Watson: Drive it yourself

Oct 9, 2017 by

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It’s time to talk about self-driving cars. Many technological innovations — Amazon Echo, an iPhone without headphone port, the social media app Sarahah — catch us by surprise. But self-driving cars have been under development since the 1980s and shot into public view in 2009 when Google announced its hope to have a fully autonomous vehicle on the road by 2020.

Hillary Watson

Watson

Conversations about automated vehicles are so focused on the technology itself that they do not ask how that technology will affect our lives. Several concerns should be part of our conversation:

* Employment impact. Who stands to benefit the most from automated vehicles? Companies based in transportation, whose profits would rise if they could eliminate employees. Uber envisions a fully automated rideshare program. But Uber is already a gig-economy refuge for those who can’t find full-time, living-wage employment in the traditional economy. (In my ride­share experience, drivers are mostly immigrants, retirees who can’t afford full-time retirement and underemployed millennials.) Automated vehicles put people out of work.

* Consumption impact. Promoters  of automated vehicles advertise increased flexibility. That’s coded language for “spending the same amount of time in the car but consuming more.” Tech companies hope we’ll spend that car time scrolling Facebook, watching YouTube or buying stuff from Amazon. To the corporations at the center of our consumption-based culture, the main problem with the time we spend driv-ing is that we can’t produce revenue then.

Why settle for radio ads when we could use our car time to generate revenue for Facebook or Google by viewing their ads? Google, a powerhouse in automation, is looking to increase the usage time of its other products — by keeping us in cars with our hands free.

* Family impact. Who will decide the rules for self-driving cars? Will parents be tempted to pack their 5- and 6-year-olds into vehicles to travel to school alone? Families may spend the same amount of time in cars, but not together. Developmental psychologists frequently observe that car time can be some of the best time to connect with your child. Because the child does not have to make eye contact and the conversation has a fixed length, children — especially teens — can be more forthcoming in car conversation. Even when families share car time, if the parent uses the nonoperation time to catch up on work emails, it’s not really family time.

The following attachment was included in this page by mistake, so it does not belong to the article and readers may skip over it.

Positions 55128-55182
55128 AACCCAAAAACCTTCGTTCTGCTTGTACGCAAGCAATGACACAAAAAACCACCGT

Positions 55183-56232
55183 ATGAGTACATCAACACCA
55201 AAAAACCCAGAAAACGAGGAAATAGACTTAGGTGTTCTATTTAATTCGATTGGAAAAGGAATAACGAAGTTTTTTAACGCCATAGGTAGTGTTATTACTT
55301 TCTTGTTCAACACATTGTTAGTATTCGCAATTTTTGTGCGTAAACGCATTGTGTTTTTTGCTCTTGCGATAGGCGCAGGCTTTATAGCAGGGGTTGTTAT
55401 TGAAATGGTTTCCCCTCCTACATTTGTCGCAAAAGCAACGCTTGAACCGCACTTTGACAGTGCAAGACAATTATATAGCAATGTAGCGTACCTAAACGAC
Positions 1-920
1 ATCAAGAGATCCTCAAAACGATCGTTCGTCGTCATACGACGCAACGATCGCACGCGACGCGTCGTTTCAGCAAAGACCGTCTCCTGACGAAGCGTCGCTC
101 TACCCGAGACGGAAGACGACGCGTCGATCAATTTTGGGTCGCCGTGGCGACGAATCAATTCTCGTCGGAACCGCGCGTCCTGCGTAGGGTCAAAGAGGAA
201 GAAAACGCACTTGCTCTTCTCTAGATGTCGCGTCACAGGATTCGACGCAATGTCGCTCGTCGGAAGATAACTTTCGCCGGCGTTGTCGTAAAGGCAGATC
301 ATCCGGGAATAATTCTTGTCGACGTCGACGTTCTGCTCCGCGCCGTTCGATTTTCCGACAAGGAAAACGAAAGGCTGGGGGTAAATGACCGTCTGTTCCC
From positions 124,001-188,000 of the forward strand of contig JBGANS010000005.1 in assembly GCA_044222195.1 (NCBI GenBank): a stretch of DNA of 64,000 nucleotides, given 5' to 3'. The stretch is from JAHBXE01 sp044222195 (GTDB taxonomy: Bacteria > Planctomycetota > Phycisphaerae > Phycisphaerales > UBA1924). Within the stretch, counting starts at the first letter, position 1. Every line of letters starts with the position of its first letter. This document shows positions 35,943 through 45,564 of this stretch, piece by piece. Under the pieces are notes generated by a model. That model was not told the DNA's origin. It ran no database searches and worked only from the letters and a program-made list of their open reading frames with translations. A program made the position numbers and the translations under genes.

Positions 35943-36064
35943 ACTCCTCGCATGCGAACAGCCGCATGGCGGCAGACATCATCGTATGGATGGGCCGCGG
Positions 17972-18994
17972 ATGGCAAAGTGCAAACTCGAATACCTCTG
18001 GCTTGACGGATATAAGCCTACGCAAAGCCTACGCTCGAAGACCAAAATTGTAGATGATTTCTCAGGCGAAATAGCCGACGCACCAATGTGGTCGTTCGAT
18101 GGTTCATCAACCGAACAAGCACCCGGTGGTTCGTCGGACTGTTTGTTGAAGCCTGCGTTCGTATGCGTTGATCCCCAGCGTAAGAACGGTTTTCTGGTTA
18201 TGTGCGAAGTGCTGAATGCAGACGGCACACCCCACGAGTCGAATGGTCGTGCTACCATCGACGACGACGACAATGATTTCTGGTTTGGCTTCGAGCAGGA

* Climate impact. Automated vehicles allow us to disengage from the reality of the car. When we are not watching the gas level drop as we drive, will we do more driving? When we don’t have to worry about driving sober, will people drink more? Will they rely less on public transit to get home from parties? These factors make it more likely that the ecological footprints of cars will be higher and that self-driving cars will accelerate the destruction of the planet.

The main objection to self-driving cars is the risk that comes with “fast knowledge”: humans’ ability to develop technology faster than we can evaluate its impact. An Anabaptist inclination toward skepticism of innovation for the sake of innovation will serve us well.

A 2017 survey showed three-quarters of Americans are wary of riding in a fully self-driving vehicle. Older generations are more skeptical than younger ones. Christians should never blindly embrace cultural shifts. We need to discuss automated cars in our churches. We need to prepare for the impact of self-driving cars before they arrive.

Hillary Watson pastors at Lombard Mennonite Church in suburban Chicago. She blogs at gatheringthestones.com.


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